Contents

  • Prefactory Note

  1. Precursors of Origen
  2. Life and Character of Origen
  3. Origen’s View of Holy Scriptures
  4. Religious Philosophy of Origen
  5. The Writings of Origen
  6. Origen’s Theology: God and His Self-Manifestation
  7. Origen’s Theology: Creation and Fall
  8. Origen’s Theology: Redemption and Restoration
  9. Successors of Origen
  10. Historical Services, General Characteristics, and Distinctive Doctrinal Conplexion of the Greek Theology
  11. Reaction Against Origen
  12. Subsequent History of Origenism

Chapter 1: Precursors of Origen

Christianity had introduced a new idea of God, which superseded not only the deities of classical mythology, but also the Hebraic Deism which regarded God merely as the God of the Jews, and as virtually separate from the world. The Greek patristic theology was the result of the application of the specific methods of Greek philosophy to the new material supplied by the Christian history, with the view of constructing a reasoned theory of God and the universe. As such it was ” the last characteristic creation of the Greek genius.” In the New Testament God is represented from a religious point of view; but for the Greek mind, which conceived God metaphysically as abstract Being, a scientific theology was indispensable. The facts of Christianity had to be so interpreted as to yield a conception of God which would at once conserve His unity, and yet admit of His organic connection with man as Lord and Saviour….

Church’s Task Under the Roman Empire by Charles Bigg

Colloseum

This is a series of four lectures on the Church’s task of evangelising the Roman Empire. Charles Bigg [1840-1908] was Regius Professor of Ecclesiastical History at the University of Oxford. This title is in the public domain.

Charles Bigg [1840-1908], The Church’s Task under the Roman Empire. Four Lectures with Preface, Notes and an Excursus. Oxford: The Clarendon Press, 1905. Hbk. pp.136. [Click to visit the main download page]

Contents

  • Preface
  1. Education Under the Empire
  2. Religion Under the Empire
  3. Religion Under the Empire (Continued)
  4. Moral and Social Condition of the Empire
  • Excursus on Lecture IV

Preface

These four Lectures, delivered in the Oxford Schools in the Michaelmas Term of 1904, are an attempt to sketch in broad outlines the nature of the task which lay before the Church when she set out in obedience to the divine call to evangelize the Graeco-Roman world, and the degree in which she was enabled to fulfil that task within the compass of the first five centuries.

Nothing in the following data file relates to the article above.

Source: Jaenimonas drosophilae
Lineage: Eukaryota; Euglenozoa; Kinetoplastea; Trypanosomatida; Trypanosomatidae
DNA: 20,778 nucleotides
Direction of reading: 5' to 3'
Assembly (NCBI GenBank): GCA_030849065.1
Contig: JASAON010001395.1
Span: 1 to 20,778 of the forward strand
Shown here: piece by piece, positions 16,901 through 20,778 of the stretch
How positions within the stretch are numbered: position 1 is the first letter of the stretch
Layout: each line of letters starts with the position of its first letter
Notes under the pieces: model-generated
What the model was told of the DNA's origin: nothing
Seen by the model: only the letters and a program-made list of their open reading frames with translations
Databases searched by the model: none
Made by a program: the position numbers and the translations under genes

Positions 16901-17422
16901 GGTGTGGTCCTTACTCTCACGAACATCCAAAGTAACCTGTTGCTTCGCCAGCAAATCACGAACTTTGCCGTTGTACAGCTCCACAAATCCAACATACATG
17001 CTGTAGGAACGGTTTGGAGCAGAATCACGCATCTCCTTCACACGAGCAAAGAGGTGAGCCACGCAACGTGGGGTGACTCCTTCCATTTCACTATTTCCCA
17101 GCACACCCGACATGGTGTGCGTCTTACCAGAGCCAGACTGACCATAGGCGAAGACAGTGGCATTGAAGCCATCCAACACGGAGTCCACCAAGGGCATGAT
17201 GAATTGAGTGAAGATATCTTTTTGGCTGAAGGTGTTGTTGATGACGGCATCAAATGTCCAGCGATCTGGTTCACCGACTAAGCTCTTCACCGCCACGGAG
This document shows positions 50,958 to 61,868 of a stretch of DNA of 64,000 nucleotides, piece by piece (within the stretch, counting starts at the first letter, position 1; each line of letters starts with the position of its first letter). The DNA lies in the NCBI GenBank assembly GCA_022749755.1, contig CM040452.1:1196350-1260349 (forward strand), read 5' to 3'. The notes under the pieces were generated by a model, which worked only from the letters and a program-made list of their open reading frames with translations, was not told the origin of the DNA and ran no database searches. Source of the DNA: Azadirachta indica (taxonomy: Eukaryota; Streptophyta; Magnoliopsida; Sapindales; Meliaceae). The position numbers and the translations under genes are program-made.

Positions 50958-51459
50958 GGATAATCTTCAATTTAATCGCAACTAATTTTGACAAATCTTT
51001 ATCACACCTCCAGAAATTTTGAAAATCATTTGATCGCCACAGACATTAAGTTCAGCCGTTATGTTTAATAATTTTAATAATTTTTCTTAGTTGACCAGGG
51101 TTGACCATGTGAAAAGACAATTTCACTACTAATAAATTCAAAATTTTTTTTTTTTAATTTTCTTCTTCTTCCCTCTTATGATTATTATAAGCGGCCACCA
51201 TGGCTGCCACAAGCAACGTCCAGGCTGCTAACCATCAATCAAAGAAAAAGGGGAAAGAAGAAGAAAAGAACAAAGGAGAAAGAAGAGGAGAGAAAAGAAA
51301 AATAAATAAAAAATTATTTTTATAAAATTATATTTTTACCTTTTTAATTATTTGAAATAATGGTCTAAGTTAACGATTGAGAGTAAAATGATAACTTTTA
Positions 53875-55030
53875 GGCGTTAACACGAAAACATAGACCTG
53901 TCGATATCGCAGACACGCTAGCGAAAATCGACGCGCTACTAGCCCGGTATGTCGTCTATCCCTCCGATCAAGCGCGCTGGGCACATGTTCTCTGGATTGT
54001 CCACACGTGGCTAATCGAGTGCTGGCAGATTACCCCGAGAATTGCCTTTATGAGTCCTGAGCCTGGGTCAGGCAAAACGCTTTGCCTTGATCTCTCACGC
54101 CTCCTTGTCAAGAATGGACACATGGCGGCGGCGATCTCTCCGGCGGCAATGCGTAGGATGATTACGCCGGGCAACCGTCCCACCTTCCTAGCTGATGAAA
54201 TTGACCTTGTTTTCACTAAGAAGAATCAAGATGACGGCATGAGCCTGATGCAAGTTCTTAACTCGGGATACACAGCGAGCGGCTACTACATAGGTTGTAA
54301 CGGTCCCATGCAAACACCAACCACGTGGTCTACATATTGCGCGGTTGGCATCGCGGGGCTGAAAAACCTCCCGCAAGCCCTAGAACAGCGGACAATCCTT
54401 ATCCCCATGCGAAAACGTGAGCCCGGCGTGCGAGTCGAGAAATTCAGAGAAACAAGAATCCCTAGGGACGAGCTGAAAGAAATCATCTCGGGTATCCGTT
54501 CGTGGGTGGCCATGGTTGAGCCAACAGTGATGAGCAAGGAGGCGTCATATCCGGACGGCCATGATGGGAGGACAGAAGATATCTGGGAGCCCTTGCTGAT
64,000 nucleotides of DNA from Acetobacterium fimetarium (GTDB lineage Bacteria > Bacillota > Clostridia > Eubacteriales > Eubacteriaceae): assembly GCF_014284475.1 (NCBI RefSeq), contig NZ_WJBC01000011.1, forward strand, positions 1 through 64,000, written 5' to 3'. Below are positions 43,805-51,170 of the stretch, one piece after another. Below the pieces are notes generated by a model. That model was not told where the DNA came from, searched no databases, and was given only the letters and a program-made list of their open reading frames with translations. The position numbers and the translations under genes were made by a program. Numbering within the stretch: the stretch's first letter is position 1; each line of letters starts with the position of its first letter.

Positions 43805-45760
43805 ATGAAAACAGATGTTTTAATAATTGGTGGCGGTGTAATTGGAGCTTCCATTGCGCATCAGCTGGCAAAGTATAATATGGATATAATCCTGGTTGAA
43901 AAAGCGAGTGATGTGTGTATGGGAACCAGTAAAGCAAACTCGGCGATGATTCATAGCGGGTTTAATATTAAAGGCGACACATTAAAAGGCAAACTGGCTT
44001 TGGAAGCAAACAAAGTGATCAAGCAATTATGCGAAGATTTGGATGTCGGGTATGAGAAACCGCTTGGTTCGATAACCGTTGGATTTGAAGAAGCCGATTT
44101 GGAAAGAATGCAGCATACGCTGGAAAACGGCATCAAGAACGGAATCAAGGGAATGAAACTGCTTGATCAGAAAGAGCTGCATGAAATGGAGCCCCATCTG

It is far too large a subject for so small a volume. On very many points I have only been able to indicate the quarters where information is to be found, and the problems that court further investigation. When I have ventured to give my own opinion it has been done, not without consideration, but briefly and rather too much ex cathedra. The reader must allow for all this. I shall be quite content if the Lectures are found to promote in any degree what is in fact their main object. [Click to visit the main download page]

History of the Creeds by Andrew Burn

Andrew Ewbank Burn [1864-1927], An Introduction to the Creeds and to the Te DeumAndrew Ewbank Burns 1899 Introduction to the Creeds appears to be a comprehensive treatment of the subject. Originally prepared as  course book for students at Cambridge University, the author hoped that his work would also be useful to a wider readership.

Andrew Ewbank Burn [1864-1927], An Introduction to the Creeds and to the Te Deum. London: Methuen & Co. Ltd., 1899. Hbk. pp.323.[Click to download complete book in PDF]

Table of Contents

  • Preface
  1. Introductory
  2. “The Faith” in Apostolic Times
  3. The Historic Faith in the Second and Third Centuries
  4. The Theological Faith of the Fourth Century
  5. Our Nicene Creed
  6. The Athanasian Creed I
  7. The Athanasian Creed II
  8. The Apostles’ Cred in the Fourth Century
  9. Our Apostles’ Creed
  10. Unsolved Problems
  11. The “Te Deum”
  12. Of the Use of the Creeds

Preface

The following Introduction to the Creeds· and to the Early History of the Te Deum has been designed, in the first instance, for the use of students reading for the Cambridge Theological Tripos. I have edited all the Creed-forms set for that examination, with the exception of three lengthy formularies, which belong rather to a history of doctrine than to my present subject. These are-the letter of Cyril to Nestorius, the letter of Leo to Flavian, and the Definition of the Council of Chalcedon.

At the same time, I hope that the book may be useful to a wider circle of readers-to clergy and candidates for Holy Orders. The subject is of supreme importance to all teachers of Church doctrine; and the only excuse for adding to the number of books which already deal with it, is the desire to enable others to gather the first-fruits of many writers and of recent researches in England and abroad. [Continue reading]

Backhouse & Tylor’s Early Church History to the Time of Constantine

Edward Backhouse [1808-1879] & Charles Tylor [1816-1902], Early Church History to the Death of Constantine, 3rd edn. Early Church History to the Death of Constantine was Edward Backhouse’s final work and was completed posthumously by Charles Tylor. Backhouse intended to write church history from the perspective of The Society of Friends (Quakers).

His desire, perhaps not fully allowed to himself, was to find out with what early early teachers stigmatised as heretics he himself could in any way sympathise; what protests against priestly assumptions and ritualistic corruptions had been made in the early ages of the Church.